Spending Round

Javid’s first Spending Round pledges 4.1% rise ‘in line with inflation’ for DCMS budget

Article: David Styles | Image: © UK Parliament

A limited number of details have been revealed regarding the new government’s plans for the UK culture sector.

Savid Javid’s first Spending Round as Chancellor of the Exchequer contains a few figures regarding the DCMS budget for the next two years. This includes a 4.1% rise in “real terms” funding for the department, but this amount is subsequently described as “increasing the department’s resource budget in line with inflation”.

The new Chancellor’s first Spending Round since taking office has unsurprisingly been drowned out by other political discussions happening in Westminster. With scant detail about what lies ahead for the DCMS, however, it may well not have been particularly noteworthy even in the quietest of parliamentary weeks.

While a 4.1% rise in the DCMS budget may sound positive, it remains to be seen what this will mean given the ominous phrase that this amount will ensure the department’s finances are “in line with inflation”.

The DCMS Resource Departmental Expenditure Limits (excluding depreciation) for 2019-20 are set at £1.5 billion, rising a further £0.1 billion for the following year.

What we now know

  • A 4.1% rise to the DCMS resource budget from 2019-20 to 2020-21 (which includes a large portion of funding ring-fenced for the Commonwealth Games in Birmingham) that is “increasing the department’s resource budget in line with inflation”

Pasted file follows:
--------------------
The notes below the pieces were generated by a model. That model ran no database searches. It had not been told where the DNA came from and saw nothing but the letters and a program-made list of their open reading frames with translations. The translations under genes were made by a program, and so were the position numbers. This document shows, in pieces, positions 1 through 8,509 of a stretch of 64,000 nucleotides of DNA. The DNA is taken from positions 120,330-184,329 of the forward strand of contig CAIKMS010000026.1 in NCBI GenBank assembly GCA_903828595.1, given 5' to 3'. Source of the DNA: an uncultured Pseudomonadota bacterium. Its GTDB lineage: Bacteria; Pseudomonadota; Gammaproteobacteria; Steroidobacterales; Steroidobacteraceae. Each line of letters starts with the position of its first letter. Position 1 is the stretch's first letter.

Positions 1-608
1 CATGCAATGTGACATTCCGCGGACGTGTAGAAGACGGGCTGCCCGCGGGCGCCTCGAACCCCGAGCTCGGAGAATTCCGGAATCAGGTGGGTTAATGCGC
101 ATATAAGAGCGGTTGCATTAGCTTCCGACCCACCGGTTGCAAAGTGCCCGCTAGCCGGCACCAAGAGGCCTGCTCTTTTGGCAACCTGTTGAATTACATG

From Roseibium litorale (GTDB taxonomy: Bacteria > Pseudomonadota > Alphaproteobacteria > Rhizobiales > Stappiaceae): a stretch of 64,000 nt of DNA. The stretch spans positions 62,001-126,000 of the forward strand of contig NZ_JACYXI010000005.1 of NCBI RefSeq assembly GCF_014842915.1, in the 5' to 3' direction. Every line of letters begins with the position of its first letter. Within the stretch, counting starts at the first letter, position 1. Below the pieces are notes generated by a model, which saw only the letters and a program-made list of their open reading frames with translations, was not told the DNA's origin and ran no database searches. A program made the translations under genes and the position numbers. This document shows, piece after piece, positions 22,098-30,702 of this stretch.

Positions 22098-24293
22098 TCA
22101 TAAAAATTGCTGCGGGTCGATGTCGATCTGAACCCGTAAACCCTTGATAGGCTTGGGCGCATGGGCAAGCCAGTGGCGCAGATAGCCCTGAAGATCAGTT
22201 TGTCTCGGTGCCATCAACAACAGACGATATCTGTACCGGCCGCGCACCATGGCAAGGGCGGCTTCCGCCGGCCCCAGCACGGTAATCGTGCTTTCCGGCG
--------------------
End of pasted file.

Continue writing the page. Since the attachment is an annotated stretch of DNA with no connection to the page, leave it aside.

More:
• Over £300 million for the UK’s “world class national museums and galleries”
  • Over £500 million to be split between Arts Council England and Sport England to drive participation in cultural and sporting activities
  • Continuation of the Discover England Fund to promote inbound tourism and showcase visitor destination’s across England

Boris Johnson has thus far made several promises about loosening the purse strings in relation to public sector institutions and employees, but there has been no mention of the arts and culture sectors specifically.

With the political situation unclear (to say the very least) in Britain at present, waiting until the next Budget is all the sector can do to see just how generous, or indeed miserly, the Treasury intends to be with the department now headed up by Nicky Morgan MP.